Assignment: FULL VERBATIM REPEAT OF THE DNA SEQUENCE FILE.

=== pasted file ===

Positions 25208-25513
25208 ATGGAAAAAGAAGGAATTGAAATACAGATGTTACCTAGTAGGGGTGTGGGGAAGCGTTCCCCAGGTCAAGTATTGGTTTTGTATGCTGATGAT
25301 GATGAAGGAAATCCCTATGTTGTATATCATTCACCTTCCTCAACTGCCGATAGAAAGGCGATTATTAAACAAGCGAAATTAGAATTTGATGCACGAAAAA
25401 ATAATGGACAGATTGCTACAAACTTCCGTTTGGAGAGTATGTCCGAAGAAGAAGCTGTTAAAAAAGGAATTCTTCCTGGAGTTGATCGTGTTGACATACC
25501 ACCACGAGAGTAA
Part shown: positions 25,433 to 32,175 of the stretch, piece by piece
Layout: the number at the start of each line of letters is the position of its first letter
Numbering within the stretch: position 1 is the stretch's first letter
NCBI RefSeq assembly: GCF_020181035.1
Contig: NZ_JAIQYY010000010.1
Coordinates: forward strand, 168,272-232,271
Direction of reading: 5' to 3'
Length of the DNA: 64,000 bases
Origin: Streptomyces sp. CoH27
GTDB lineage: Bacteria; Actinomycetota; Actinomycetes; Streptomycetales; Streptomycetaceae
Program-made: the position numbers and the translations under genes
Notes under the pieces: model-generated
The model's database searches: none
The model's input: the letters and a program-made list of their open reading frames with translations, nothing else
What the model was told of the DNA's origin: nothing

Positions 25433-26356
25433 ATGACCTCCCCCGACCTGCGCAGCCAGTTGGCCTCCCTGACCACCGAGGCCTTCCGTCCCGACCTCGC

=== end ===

Positions 25208-25513
25208 ATGGAAAAAGAAGGAATTGAAATACAGATGTTACCTAGTAGGGGTGTGGGGAAGCGTTCCCCAGGTCAAGTATTGGTTTTGTATGCTGATGAT
25301 GATGAAGGAAATCCCTATGTTGTATATCATTCACCTTCCTCAACTGCCGATAGAAAGGCGATTATTAAACAAGCGAAATTAGAATTTGATGCACGAAAAA
25401 ATAATGGACAGATTGCTACAAACTTCCGTTTGGAGAGTATGTCCGAAGAAGAAGCTGTTAAAAAAGGAATTCTTCCTGGAGTTGATCGTGTTGACATACC
25501 ACCACGAGAGTAA
Part shown: positions 25,433 to 32,175 of the stretch, piece by piece
Layout: the number at the start of each line of letters is the position of its first letter
Numbering within the stretch: position 1 is the stretch's first letter
NCBI RefSeq assembly: GCF_020181035.1
Contig: NZ_JAIQYY010000010.1
Coordinates: forward strand, 168,272-232,271
Direction of reading: 5' to 3'
Length of the DNA: 64,000 bases
Origin: Streptomyces sp. CoH27
GTDB lineage: Bacteria; Actinomycetota; Actinomycetes; Streptomycetales; Streptomycetaceae
Program-made: the position numbers and the translations under genes
Notes under the pieces: model-generated
The model's database searches: none
The model's input: the letters and a program-made list of their open reading frames with translations, nothing else
What the model was told of the DNA's origin: nothing

Positions 25433-26356
25433 ATGACCTCCCCCGACCTGCGCAGCCAGTTGGCCTCCCTGACCACCGAGGCCTTCCGTCCCGACCTCGC